University Post
University of Copenhagen
Independent of management


International students need to know that Denmark is not the United States

Clash of cultures — It was predominantly American students who walked out from a lecture after the teacher had read the N-word aloud from a slide. This calls for an official statement from the University of Copenhagen making it clear that when you study in Denmark, you may have to confront repulsive aspects of reality.

The University Post recently published a story about a lecture from which a group students walked out in protest. The topic was European colonialism, and the teacher had chosen to show some advertisements from past centuries which illustrated slavery.

READ ALSO: One group of students just got up and left. Then came the storm of emails


This is a featured comment/opinion piece. It expresses the author’s own opinion.

We encourage everyone to read the whole piece before commenting on social media, so that we only get constructive contributions.

Disagreement is good, but remember to uphold a civil and respectful tone.

Before the lecture, it was announced that some unpleasant pictures would be shown.  When the teacher came to a slide that contained the N-word, he chose to read it aloud. The result was that a group of students decided to walk out in protest.

We look evil in the face

The excellent article in University Post includes interviews with a number of people who fortunately all make a point of saying both that unpleasant topics should be addressed in teaching, and that this needs to be done in a considerate way. A course in how best to achieve this is being developed. So far, so good.

Education should not be intended to make people comfortable, it is meant to make them think

The incident demonstrates that the university has managed to handle the problem much better that in past cases here and abroad. Nevertheless I would like to call for an official statement from the University of Copenhagen – or even better, from all Danish Universities ­ – which is a little more precise. The following principle should be made clear:

International students – especially American students, who were in focus here – need to be informed, in a sensitive and non-confrontational manner, that the Academic code for what can be shown and addressed in Danish classrooms differs practices found in American universities.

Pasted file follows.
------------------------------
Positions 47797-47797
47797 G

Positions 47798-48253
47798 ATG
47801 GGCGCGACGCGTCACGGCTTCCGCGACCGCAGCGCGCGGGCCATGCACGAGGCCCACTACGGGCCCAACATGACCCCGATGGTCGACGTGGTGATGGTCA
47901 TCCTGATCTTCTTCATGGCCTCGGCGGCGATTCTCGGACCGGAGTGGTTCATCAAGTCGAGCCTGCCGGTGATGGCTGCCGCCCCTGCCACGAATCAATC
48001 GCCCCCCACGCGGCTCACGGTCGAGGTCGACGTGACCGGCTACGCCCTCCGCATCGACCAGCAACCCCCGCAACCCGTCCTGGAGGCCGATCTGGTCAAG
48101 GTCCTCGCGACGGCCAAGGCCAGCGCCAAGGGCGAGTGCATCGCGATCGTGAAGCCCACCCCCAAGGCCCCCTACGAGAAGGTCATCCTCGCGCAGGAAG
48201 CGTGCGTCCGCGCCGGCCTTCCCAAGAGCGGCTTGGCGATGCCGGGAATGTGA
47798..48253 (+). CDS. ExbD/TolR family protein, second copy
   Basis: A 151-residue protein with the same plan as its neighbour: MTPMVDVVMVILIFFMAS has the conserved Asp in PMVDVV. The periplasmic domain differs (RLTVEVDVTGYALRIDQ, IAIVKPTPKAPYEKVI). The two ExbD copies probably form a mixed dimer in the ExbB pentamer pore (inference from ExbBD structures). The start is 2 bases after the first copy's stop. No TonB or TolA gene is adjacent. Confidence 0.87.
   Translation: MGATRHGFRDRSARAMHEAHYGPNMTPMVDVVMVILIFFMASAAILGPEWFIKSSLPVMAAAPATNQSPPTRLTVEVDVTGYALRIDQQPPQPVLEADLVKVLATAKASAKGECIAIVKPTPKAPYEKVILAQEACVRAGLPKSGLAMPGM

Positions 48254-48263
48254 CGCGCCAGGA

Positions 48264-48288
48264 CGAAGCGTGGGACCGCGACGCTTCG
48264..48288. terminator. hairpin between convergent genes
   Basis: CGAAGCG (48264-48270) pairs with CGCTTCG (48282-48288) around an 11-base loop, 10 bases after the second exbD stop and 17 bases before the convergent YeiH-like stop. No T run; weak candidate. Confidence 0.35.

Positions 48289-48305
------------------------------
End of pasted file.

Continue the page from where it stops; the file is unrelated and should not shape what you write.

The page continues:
I think it should be said explicitly that there is nothing so repulsive that it cannot be taken up in a Danish university class.

If students cannot bear being confronted with evil as part of their education, the university cannot help them get better at fighting evil. This is also reflected in the Chicago Statement: it is not the point of university teaching to make people comfortable, but to make them think.

Clearer rules are needed

This is not in conflict with initiatives to ensure that international (and, indeed, all) students are treated personally in a sensitive and considerate manner. Such measures, in fact, should include efforts to enable them to confront issues that take them beyond their comfort zone.

What must be avoided is a situation where nervous management representatives order teachers to avoid this kind of protest at all costs.

A sensitivity policy can easily be interpreted (by nervous management representatives) to entail that teachers must design courses so as to avoid any risk of students taking offense

The point is that experience (including international experience) shows that a sensitivity policy can easily be interpreted (by nervous management representatives) to entail that teachers must design courses so as to avoid any risk of students taking offense. To guard against this risk, explicit policy guidelines should be put in place, specifying that complaints cannot under any circumstances be made against course materials because students find them offensive. Complaints can only be motivated by insufficient measures taken to introduce the material in question with proper safety precautions. Such precautions could be of the same type as when TV announcers warn that upcoming material may be hard to watch (as the teacher actually did in this case)

In contrast to the views of some otherwise sensible interviewees in the article I think fairly explicit and inflexible rules might be best. If rules are not clearcut, the verdict will depend on an assessment of the actual situation. And in cases of this kind, there tend to be two radically different assessments in play.

The University of Copenhagen at one point got into trouble because the guidelines used a wording that could be interpreted to mean that if a student complained about being subject to offensive treatment, then an offence had to be assumed to have taken place. We do not want this type of situation to arise again. If teachers are not to find themselves in a situation essentially without any legal protection, clear rules are needed